Jones, Williamson and many others have also defaulted to 'whataboutistry' by pointing at the UK's corrupt relationship with Saudi Arabia.

Apart from the pedestrian lack of nous shown in not, instead, pointing at Conservative support for the Rwandan dictator Paul Kagame, as the former Minister Denis McShane has been saying for the past few days, this completely ignores the UK's corrupt relationship with Venezuela.

The truly astonishing levels of corruption by the 'Bolivarian bourgeoisie’ is enabled by the UK's famously lax financial regulation and our possession of tax havens like the British Virgin Islands (BVI). Read anything about the characters pouring billions into Miami real estate and the use of shell companies in the BVI will invariably come up.

And that corruption kills people as surely as a bomb sold to the Saudi armed forces does. “Malnutrition in Venezuela is a problem of corruption, not a lack of money,” Maritza Landaeta, a director of the Bengoa Foundation, a Caracas-based health and nutrition charity, told the Financial Times.

Recognition of our role here is not a failing, though, solely of left figures like Jones. Those on the right who have cited the gobsmacking wealth of Chavez' billionaire daughter also seem to be unaware of our part in that.


Nobody seems to know what will happen next though it is clear that the opposition is exhausted and divided on what to do. It is not even clear if the street protests will return to the level they have been. I was struck by this observation from a Reuters piece about the connections between Venezuela's protesters and those in Ukraine:
While Ukraine's protesters endured freezing conditions day and night, Venezuela's thin out quickly when rain starts, and they go home in the evening and enjoy balmy Caribbean weather.
The Venezuelans point out that criminal gangs make the streets dangerous at night. And with their economy in meltdown, they are often short of medicine, food and other needs, whereas the Ukrainians had a good supply line.
Apparently the 'Revolution of Dignity' or 'Maidan' in Ukraine has been inspiring Venezuealan protesters and the film Winter on Fire has been sought out and has been shown on the street, in cafes, in halls, everywhere.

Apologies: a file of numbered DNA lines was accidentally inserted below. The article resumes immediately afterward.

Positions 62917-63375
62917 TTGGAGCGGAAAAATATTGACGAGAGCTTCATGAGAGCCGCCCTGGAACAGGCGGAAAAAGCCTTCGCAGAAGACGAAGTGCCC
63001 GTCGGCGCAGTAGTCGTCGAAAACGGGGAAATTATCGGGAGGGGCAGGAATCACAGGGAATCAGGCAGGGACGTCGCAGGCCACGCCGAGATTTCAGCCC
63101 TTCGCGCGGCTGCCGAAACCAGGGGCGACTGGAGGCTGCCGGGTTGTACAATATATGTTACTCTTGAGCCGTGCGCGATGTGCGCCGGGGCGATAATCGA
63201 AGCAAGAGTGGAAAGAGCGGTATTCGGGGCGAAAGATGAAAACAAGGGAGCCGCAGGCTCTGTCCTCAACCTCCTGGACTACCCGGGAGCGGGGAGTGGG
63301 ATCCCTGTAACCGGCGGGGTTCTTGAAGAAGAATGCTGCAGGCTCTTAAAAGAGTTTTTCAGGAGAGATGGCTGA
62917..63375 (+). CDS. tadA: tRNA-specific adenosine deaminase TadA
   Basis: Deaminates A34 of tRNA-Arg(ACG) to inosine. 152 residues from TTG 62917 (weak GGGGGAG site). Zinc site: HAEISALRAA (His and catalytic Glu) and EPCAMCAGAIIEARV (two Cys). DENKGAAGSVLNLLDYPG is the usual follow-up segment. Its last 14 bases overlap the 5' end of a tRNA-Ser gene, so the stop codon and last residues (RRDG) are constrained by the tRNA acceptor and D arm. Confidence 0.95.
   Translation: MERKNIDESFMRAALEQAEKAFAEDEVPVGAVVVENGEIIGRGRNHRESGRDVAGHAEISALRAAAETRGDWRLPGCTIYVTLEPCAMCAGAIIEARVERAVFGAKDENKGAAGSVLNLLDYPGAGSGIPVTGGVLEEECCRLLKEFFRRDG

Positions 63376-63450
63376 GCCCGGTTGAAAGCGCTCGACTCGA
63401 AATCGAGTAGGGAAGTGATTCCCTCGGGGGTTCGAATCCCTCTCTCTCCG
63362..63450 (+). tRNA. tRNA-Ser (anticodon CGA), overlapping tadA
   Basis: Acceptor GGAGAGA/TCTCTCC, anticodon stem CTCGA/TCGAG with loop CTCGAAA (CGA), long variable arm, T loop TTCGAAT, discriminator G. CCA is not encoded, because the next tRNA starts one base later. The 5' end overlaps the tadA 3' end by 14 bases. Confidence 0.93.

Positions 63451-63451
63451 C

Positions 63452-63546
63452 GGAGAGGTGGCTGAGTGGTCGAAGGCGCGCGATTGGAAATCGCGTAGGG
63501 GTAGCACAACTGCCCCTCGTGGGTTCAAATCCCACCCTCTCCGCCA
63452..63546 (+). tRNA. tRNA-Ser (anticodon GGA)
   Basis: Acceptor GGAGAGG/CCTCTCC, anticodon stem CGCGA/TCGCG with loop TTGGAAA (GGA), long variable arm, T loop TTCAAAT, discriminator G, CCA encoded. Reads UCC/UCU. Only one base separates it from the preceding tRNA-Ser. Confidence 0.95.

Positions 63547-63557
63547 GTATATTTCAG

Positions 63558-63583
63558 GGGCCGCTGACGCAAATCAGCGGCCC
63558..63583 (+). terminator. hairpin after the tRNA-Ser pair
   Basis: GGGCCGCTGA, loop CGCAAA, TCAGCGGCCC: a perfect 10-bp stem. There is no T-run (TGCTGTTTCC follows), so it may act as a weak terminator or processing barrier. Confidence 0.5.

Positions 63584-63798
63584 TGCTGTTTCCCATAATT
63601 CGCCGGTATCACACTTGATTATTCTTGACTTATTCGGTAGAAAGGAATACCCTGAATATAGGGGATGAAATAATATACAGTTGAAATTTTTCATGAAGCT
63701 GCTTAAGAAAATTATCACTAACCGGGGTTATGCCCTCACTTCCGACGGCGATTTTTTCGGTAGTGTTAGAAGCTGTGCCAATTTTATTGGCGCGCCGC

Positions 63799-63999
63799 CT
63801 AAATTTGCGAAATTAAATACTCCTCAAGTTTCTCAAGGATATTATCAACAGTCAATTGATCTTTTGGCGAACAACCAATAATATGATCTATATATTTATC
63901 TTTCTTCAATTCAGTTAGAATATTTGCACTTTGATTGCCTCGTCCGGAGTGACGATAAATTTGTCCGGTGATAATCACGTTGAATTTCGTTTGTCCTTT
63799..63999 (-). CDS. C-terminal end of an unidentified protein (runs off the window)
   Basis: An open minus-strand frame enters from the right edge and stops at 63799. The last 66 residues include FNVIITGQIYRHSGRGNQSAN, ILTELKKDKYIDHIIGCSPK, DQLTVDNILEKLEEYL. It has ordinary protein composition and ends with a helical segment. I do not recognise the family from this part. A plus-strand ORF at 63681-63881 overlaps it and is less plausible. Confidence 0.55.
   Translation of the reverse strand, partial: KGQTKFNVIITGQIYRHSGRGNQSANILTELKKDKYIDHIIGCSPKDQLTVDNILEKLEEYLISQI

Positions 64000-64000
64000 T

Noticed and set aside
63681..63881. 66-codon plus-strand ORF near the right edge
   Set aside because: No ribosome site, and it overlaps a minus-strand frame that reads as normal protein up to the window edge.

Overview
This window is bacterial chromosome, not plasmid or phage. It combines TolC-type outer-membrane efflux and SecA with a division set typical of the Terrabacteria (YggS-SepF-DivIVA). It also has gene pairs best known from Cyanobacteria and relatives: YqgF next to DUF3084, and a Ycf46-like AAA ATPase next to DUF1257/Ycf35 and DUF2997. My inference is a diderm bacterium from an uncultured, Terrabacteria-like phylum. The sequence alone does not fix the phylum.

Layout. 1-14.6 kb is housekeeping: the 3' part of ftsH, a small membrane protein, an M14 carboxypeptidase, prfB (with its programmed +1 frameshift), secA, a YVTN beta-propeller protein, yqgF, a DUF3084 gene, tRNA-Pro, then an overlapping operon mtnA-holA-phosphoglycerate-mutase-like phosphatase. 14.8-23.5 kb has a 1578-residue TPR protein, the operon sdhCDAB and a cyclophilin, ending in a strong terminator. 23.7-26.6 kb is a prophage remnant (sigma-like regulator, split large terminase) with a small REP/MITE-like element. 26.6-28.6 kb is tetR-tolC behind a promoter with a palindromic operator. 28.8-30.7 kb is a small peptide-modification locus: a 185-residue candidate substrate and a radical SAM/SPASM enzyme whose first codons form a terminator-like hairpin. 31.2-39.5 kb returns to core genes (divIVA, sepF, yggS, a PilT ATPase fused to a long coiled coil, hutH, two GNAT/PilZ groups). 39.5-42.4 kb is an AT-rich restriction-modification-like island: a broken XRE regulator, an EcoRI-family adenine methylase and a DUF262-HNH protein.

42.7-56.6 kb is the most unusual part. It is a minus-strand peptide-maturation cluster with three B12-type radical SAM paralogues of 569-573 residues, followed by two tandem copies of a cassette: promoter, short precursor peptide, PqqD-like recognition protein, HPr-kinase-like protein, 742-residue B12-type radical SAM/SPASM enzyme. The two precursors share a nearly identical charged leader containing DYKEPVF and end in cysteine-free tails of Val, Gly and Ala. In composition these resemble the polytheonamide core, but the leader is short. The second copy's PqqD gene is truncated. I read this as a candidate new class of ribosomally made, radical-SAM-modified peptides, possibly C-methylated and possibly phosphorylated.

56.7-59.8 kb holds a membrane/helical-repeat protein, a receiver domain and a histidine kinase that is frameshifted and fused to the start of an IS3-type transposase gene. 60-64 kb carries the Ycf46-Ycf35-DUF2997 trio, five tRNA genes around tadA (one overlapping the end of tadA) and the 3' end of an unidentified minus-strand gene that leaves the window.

There is also the possibility that the crisis could resolve itself within Venezuela, without any outside pressure.

Yesterday's supposed military insurrection, which lit up social media for a few hours, may be a nothingburger or may not be. As Guillermo Tell Aveledo points out the civilian-military alliance that runs Venezuela may fray because the military, or parts of it, thinks that that Maduro's gone too far and he has become an obstacle to their personal (read financial) best interests.

Phil Gunson, International Crisis Group's Senior Analyst for the Andes, says:
While the Constituent Assembly inevitably will alter relations between the government and opposition, it could also bring to light splits within the government camp itself.
The most important question the Assembly will face once installed is who will become its president. The outcome will depend on which faction from the ruling party is deemed to have won most seats. If Maduro’s main rival, Diosdado Cabello – Vice President of the United Socialist Party of Venezuela (PSUV) – were to prevail, this would represent at least a change of style, and could presage a split in the government.
Maduro, a former trade union leader who received ideological training in Cuba, represents the hardline, civilian left of the movement. Cabello, an army captain who took part in Hugo Chávez’ 1992 coup, belongs to its military wing, and tends to be more hawkish in public than Maduro. His comrades from the military academy are now well-placed generals.